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August 28, 2019 This post is written by a student intern at Baycrest’s Centre for Learning, Research and Innovation in Long-Term Care (CLRI), as part of a reflective series.

Written by: Naomi Wilkes, B.A.

The last seven weeks have seen me and nine other student interns placed at the Ontario Centres for Learning, Research, & Innovation in Long-Term Care (CLRI) at Baycrest. This year’s interns come from different academic backgrounds including therapeutic recreation, social work, kinesiology, medicine, occupational therapy and nursing. We’ve had the opportunity to shadow various staff members from departments within Baycrest, including the Apotex and the hospital, as well as travel to other long-term care homes in Toronto to explore practices across the city. The overall focus has been to foster a commitment to interprofessional collaboration that we will carry with us into our respective professional fields. 

As students, we are at an exciting time in our lives where we have the freedom to choose the direction in which we will go. We all have an interest in gerontology and working with the older adult population, which is much-needed both now and over the next few decades. The possibilities in this line of work seem endless, and I often find myself contemplating the various pathways available to me. Baycrest and the CLRI gave me the opportunity to explore some of these pathways.

For instance, the long-term care system currently has a plethora of waitlists and a shortage of beds. There is an emphasis on community care and staying at home as long as possible before moving to long-term care to try and offset the strain. Inevitably, an average stay in long-term care is shorter than it used to be, as people are moving-in closer to the end of their lives. During one of our observerships, a nurse in a Toronto long-term care home told us that her residents, who are in long-term care for six to eight months on average, require palliative care when they arrive.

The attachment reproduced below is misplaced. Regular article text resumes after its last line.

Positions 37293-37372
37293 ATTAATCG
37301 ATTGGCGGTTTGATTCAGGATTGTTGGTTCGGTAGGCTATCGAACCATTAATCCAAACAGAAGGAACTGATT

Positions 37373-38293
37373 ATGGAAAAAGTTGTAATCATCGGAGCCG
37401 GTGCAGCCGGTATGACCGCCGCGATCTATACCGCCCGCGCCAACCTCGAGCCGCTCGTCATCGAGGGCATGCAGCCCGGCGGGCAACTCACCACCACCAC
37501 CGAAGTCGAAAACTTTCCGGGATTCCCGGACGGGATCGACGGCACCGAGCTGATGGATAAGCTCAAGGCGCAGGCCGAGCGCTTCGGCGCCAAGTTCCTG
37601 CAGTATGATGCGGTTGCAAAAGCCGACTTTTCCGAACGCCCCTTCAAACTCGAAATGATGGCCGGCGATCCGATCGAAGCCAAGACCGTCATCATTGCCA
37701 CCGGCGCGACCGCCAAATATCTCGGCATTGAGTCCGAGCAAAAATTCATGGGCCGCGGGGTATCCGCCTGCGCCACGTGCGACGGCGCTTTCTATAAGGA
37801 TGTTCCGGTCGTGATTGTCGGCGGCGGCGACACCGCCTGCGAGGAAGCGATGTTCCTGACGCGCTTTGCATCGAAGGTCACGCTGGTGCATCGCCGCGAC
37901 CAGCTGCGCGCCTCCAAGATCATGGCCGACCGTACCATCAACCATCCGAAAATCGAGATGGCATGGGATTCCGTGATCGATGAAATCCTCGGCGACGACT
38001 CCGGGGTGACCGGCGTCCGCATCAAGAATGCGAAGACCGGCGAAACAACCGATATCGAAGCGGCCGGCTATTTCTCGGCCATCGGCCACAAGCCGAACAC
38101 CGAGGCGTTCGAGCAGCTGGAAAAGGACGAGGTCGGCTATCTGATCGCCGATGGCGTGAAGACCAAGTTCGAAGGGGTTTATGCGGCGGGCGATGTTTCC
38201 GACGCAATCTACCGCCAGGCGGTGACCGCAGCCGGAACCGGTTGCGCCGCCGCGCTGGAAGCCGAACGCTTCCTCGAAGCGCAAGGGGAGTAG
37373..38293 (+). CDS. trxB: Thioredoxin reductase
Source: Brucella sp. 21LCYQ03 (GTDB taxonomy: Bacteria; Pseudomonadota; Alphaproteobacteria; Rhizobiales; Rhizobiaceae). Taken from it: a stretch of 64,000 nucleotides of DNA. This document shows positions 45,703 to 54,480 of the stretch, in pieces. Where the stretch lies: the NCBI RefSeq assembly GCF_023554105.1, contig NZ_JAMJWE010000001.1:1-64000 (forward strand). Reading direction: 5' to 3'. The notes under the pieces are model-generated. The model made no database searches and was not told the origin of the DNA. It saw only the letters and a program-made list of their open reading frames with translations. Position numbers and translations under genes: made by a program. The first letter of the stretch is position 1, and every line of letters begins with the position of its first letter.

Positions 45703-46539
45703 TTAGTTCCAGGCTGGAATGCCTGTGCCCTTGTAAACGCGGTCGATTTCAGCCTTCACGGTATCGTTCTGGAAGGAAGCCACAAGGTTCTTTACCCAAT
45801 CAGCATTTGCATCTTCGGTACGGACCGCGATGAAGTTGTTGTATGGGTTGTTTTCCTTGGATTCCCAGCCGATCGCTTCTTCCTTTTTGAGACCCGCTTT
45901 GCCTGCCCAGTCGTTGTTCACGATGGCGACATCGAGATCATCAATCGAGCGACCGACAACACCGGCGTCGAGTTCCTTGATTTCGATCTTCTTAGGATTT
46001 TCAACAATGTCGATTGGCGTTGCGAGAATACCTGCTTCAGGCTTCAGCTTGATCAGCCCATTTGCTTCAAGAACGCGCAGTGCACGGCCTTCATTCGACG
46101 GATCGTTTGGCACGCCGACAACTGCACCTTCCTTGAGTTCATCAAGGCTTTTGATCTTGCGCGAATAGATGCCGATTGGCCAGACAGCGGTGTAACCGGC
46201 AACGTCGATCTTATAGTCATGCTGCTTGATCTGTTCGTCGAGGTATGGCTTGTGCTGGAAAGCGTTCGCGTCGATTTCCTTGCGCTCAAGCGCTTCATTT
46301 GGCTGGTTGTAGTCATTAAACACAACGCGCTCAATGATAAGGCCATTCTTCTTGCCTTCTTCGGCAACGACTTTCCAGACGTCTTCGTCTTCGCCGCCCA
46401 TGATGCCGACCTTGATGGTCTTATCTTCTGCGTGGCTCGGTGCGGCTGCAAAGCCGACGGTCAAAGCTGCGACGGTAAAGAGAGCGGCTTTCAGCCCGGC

I wonder: since there is a large population of people moving into long-term care for the last stage of their lives, why not open more hospices? Long-term care should have established policies and services around palliative and end-of-life care (and they do), but I was able to shadow the Palliative Care unit in Baycrest’s hospital, and I was able to see the specific resources they have in working with those who are dying. Ontario has a mix of hospice services, with some residential hospices and even more facilities that offer volunteer services in a person’s home. I’ve become very interested in palliative and end-of-life care, particularly in exploring how we approach death care as a multicultural and diverse society. 

Still, with Baby Boomers aging, what will we do after that generation has died? I’m only just on the threshold of entering the workforce, and I will see both sides of this population shift. The new builds, the extended resources, the adapted facilities. How will we repurpose the infrastructure being established? Can we use those resources to support the next vulnerable population in need? Models of housing like dementia villages could make ideal student or low-income housing, depending on the need. 

That being said, it's hard to say what our society will need as the years pass. There are countries with older populations like Japan that have a cultural focus on intergenerational care and living, but that philosophy of care is not as mainstream in Canada. The senior care industry will flex and change. As practitioners, we will need to change with it to deliver quality, person-centred care. One thing I know for sure: the interns I’ve had the pleasure of working with are passionate, capable and dedicated to their fields of choice. As I age, I hope that I am fortunate enough to receive care from professionals who are as talented as them.

Disclaimer: The views expressed in this post do not necessarily reflect those of Baycrest.
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